- The Washington Times - Thursday, November 18, 2021

House Speaker Nancy Pelosi is rushing forward with a vote on President Biden’s multitrillion-dollar social welfare bill, despite budget scorers having determined that it adds $367 billion to the federal deficit.

Mrs. Pelosi plans to hold a Thursday night vote on the bill, known as the Build Back Better Act, so lawmakers can depart Washington for the Thanksgiving holiday.

“All that remains is to take up the vote – so that we can pass this legislation and achieve President Biden’s vision to Build Back Better,” said Mrs. Pelosi, California Democrat.  

The rush towards a vote comes after the Congressional Budget Office released its in-depth economic analysis of the bill.

The nonpartisan federal agency found that the legislation would add more than $367 billion to the federal deficit over the next 10 years.



Philip Swagel, the CBO’s director, said that sum could shrink to $160 billion after taking into account Mr. Biden’s new tax enforcement procedures.

The analysis contradicted Mr. Biden’s frequent boast that his plan for a historic expansion of the social safety net was “fully paid for.”

“If Democrats think their social spending plan won’t add to the deficit, then I have an ocean-front property in West Virginia to sell them,” said Rep. Carol Miller, a West Virginia Republican who serves on the House Ways and Means Committee.

Despite the CBO’s revelations, Mrs. Pelosi is confident she will secure passage of the bill.

“Build Back Better is a spectacular agenda for the future, with transformational action on health care, family care and climate that will make a significant difference in the lives of millions of Americans,” the speaker said.

Several moderate House Democrats, however, have made their support contingent upon the CBO’s analysis of the bill lining up with that of administration officials.

“We are taking into account CBO scores before we vote on any bill,” said Rep. Stephanie Murphy, Florida Democrat. “It’s the responsible thing to get the best, nonpartisan estimate we can on the bill.”

Given Democrats have a narrow majority in the House, Mrs. Pelosi can only afford to lose three members of her conference on any particular vote.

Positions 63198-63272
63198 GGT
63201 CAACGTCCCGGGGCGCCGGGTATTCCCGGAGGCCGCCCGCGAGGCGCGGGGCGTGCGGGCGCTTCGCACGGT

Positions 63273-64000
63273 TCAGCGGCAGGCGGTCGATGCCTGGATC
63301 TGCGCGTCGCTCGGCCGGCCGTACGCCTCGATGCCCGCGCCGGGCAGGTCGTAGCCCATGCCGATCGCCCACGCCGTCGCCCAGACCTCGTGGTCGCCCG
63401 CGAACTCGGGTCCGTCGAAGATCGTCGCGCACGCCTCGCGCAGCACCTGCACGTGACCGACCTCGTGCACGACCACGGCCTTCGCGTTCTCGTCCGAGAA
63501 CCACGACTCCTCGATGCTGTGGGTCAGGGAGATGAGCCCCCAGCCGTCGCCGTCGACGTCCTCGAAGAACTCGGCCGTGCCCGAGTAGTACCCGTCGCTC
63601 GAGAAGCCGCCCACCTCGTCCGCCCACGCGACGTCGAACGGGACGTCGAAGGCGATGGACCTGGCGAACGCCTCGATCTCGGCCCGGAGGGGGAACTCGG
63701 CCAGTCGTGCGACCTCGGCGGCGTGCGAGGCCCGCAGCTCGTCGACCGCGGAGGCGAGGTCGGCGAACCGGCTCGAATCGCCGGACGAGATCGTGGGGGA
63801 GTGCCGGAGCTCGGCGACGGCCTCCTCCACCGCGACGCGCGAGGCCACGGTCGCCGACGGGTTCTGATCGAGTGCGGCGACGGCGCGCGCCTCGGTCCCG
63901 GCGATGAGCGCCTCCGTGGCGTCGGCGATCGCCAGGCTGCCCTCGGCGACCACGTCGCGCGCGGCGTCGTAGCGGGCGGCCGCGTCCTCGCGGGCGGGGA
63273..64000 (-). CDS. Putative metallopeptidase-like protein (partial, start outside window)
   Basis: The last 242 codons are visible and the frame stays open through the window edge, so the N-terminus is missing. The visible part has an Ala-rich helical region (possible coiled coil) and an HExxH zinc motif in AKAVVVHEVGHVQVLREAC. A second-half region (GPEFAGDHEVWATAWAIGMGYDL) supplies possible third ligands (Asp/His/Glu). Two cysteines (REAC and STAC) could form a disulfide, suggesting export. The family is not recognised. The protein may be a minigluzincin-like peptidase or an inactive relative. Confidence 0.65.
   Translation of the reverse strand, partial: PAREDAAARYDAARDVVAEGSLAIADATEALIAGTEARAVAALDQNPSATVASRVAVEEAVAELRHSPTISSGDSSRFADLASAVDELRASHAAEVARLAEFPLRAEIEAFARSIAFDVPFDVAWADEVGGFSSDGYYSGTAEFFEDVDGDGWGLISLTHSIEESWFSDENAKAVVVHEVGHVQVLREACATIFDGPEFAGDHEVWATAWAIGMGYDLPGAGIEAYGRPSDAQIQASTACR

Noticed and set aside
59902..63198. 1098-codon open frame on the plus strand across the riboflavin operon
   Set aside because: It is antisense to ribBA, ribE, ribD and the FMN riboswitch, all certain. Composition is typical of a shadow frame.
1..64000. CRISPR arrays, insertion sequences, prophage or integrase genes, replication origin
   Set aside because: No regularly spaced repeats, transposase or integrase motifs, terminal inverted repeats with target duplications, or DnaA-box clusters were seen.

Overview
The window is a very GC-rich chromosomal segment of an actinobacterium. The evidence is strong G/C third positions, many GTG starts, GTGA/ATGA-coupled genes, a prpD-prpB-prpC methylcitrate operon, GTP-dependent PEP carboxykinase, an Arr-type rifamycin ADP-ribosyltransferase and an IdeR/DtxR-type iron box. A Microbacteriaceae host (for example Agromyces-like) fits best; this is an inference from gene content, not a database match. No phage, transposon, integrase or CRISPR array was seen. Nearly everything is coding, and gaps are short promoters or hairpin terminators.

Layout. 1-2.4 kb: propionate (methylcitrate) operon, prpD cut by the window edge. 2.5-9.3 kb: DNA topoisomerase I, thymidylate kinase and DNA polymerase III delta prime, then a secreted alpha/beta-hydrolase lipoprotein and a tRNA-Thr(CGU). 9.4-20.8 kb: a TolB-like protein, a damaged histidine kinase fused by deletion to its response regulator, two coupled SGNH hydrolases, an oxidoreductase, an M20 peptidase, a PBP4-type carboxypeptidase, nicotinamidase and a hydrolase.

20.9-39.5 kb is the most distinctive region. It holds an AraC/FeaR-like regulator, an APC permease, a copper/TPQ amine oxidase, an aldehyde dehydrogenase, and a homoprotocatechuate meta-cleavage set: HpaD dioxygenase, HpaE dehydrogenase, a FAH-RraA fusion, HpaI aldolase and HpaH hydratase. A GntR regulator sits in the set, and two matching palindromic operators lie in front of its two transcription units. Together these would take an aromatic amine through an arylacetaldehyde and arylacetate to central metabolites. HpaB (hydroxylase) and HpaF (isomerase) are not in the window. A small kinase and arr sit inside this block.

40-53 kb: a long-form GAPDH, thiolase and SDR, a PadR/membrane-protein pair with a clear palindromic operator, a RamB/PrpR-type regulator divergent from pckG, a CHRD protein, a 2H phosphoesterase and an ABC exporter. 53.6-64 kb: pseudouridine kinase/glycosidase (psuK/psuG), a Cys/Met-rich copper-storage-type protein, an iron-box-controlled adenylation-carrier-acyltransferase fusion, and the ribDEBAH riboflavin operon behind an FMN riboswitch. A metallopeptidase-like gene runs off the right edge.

At the moment, moderates are playing coy about how they plan to vote in light of the new data.

Even if the bill does pass the House, it likely will be dead on arrival within the Senate.

Mrs. Pelosi ensured as much by reinserting several costly provisions, including a $213 billion paid family leave program, that are opposed by moderate Senate Democrats.

Since the bill is moving via a budget reconciliation, which allows some spending measures to avert the Senate’s 60-vote filibuster threshold and pass by a simple majority, the upper chamber has what is akin to veto power.

The House version of the bill is poised to be the largest expansion of the federal welfare state since the Great Society of the 1960s. If enacted, it will radically transform the relationship between employers and employees.

Apart from paid family leave, the bill offers four years of subsidized health insurance for low-income families in states that have yet to expand Medicaid. That’s on top of a $36 billion Medicare expansion to cover hearing services.

Outside of health care, the bill includes a one-year extension of the expanded child tax credit, which gives parents with kids under the age of 6 approximately $3,600 in direct payments annually.

The legislation also provides for six years of child care subsidies and universal pre-kindergarten for all 3- and 4-year-olds. To combat climate change, the package includes $320 billion in clean energy tax credits, along with $105 billion for environmental resilience programs and a Civilian Climate Corps.

• Haris Alic can be reached at halic@washingtontimes.com.

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